Onward, Botnet Soldiers!

Those of you who have been following the story of Stuxnet have probably been mesmerized by its Hollywood spy thriller intrigue. A worm designed to target and disable industrial systems found in nuclear enrichment facilities in Iran. Rumors that the virus was, in fact, the love child of Israel and the United States, and designed to be a silent soldier in a new type of warfare: cyber warfare. If you doubted the speculation about Stuxnet’s origins (perhaps because you didn’t want to admit that a nation would knowingly unleash a vicious worm that would spread beyond its intended targets), then you’d best take a reality check.

Back in January, it was predicted here that 2012 would see the creator – or creators – of Stuxnet unmasked, and yet no one was more surprised by the news last week that Hollywood has nothing on President Obama, who at the beginning of his administration in 2009 gave the order to attack Iran with cyber weapons, reports The New York Times. A program that began with the Bush administration, Stuxnet – which has a mysterious and disturbing link to Conficker – was designed to target and damage Siemens industrial control systems, specifically the  the kind found in industrial plants. The worm wreaked havoc on the Iranian nuclear program, particularly at Iran’s uranium enrichment facility at Natanz, where centrifuge operational capacity dropped in a year by 30 percent.

But the story doesn’t end there, no, not by a long shot. In what could be argued is the strangest coincidence of the year, the week that news leaked about the U.S. and Israeli involvement in Stuxnet, news also broke of the Flame virus, spread across the globe. According to the Times of India, “The [U.S.] Homeland Security Department’s warning about the new virus, known as “Flame,” assured US companies that no infections had been discovered so far inside the US. It described Flame as an espionage tool that was sophisticated in design, using encryption and other techniques to help break into computers and move through corporate or private networks. The virus can eavesdrop on data traffic, take screenshots and record audio and keystrokes. The department said the origin is a mystery.”

A ‘mystery,’ huh? You mean like the mystery of Stuxnet? Dubbed ‘Olympic Games,’ the U.S. attempt at getting their geek on has some scary implications, of which Flame is only the beginning. According to The NYT report, the first method of infection was through double agents and lackeys: “Getting the worm into Natanz, however, was no easy trick. The United States and Israel would have to rely on engineers, maintenance workers and others — both spies and unwitting accomplices — with physical access to the plant. “That was our holy grail,” one of the architects of the plan said. “It turns out there is always an idiot around who doesn’t think much about the thumb drive in their hand.””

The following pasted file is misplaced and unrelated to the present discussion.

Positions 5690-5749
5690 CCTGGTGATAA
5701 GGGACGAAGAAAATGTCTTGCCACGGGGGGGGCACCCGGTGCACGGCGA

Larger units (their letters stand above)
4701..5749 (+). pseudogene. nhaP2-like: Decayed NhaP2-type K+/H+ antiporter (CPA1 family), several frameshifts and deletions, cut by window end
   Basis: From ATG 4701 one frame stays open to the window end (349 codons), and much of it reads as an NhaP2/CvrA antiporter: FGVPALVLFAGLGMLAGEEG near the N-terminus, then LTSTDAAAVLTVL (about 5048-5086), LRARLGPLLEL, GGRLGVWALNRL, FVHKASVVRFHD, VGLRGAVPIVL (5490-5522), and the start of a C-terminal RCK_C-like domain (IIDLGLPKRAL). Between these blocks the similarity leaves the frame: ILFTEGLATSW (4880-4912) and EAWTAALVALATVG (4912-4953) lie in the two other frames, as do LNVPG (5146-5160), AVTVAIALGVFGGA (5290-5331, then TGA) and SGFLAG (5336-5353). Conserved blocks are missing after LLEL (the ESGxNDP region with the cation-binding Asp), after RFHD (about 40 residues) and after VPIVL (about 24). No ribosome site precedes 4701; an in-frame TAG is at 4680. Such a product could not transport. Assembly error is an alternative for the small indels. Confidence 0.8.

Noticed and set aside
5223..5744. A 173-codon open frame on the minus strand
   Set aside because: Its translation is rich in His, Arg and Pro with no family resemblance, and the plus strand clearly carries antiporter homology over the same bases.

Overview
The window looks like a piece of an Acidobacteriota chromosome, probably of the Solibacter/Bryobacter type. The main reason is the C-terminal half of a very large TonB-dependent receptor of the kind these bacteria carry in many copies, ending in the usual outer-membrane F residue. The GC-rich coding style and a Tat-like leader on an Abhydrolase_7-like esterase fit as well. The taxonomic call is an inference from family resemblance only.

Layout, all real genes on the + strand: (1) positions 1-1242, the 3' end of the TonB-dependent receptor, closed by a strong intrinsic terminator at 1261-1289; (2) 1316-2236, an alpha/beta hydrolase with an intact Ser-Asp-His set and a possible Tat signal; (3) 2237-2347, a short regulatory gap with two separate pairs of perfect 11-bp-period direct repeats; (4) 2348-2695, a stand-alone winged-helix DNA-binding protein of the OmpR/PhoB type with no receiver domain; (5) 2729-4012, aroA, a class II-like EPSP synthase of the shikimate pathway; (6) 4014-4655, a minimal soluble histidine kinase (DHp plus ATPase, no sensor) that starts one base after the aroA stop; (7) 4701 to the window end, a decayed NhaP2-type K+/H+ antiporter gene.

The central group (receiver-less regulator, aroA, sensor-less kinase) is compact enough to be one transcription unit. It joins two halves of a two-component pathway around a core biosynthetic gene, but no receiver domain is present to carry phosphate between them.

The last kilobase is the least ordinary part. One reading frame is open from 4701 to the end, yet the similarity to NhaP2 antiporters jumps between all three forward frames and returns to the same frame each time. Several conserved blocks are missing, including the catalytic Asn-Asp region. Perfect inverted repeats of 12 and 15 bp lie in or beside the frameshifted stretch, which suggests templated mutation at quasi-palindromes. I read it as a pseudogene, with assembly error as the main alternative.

Too good to be true

The problem you see, is that we may never have heard of Stuxnet at all, if it weren’t for the fact that the little bugger was – like all good worms – designed to spread itself. And that’s exactly what Stuxnet did, The NYT reports. “In the summer of 2010, shortly after a new variant of the worm had been sent into Natanz, it became clear that the worm, which was never supposed to leave the Natanz machines, had broken free, like a zoo animal that found the keys to the cage.” Surprise, surprise, the malware got away from them.

A spam in every pot

Let’s take a look at another piece of news that became public recently, of a training video created by al Qaeda, one which calls for an ‘electronic jihad’ on the U.S. In it, the video draws comparisons between the state of U.S. aviation security prior to 9/11 and the state of computer security today. The video calls for attacks on vital U.S. systems, including the power grid. Now, analysts will tell you that there’s nothing to fear and it would take a coordinated effort to launch and be successful in such attacks, and they would be partially right.

But let’s not forget that some of the most effective botnets in history weren’t created with multimillion dollar computers and hosts of MIT graduates. In fact, the success of worms, viruses, and Trojans has always relied on e-mail as an effective, broad-based delivery system. Does anyone really believe the U.S. would stop at such a tactic? It’s a safe bet that al Qaeda won’t.

How do we know that we aren’t being recruited, little spam soldiers unwittingly marching off to war?

Written by Malcolm James

0 Comments

  1. Geraldine Conan · June 10, 2012

    Conspiracy theories are always interesting and scary. But this is not just a theory anymore. The possibility of US citizens getting hit by malware from enemies of the state, or a malware disrupting power grids is not farfetched.

    The probability of terrorists moving the battleground from physical grounds to the web is not just for movie writers anymore. We are, after all, a nation of web addicts. And, unfortunately, we are also not a nation devoid of people “who [don’t] think much about the thumb drive in their hand.” Now, becoming stup*d with our personal information security not only means getting robbed of personal information, it would also mean a setback for civilized society if US will be successfully attached by those cyber-terrorists.

  2. BJ Watson · June 10, 2012

    While we can sit around and talk about how annoying spam is and what we can all do to stop it, unfortunately no such alternative really exists if the government wants to use us as botnet draftees in some great cyber-war. We can either be as tight and secure with our systems as possible and hope for the best, or break out the tin foil hats and caulk our ethernet ports shut. As more of these attacks leak and become public, we may find out we’ve already been fighting a war for years and never have realized it.

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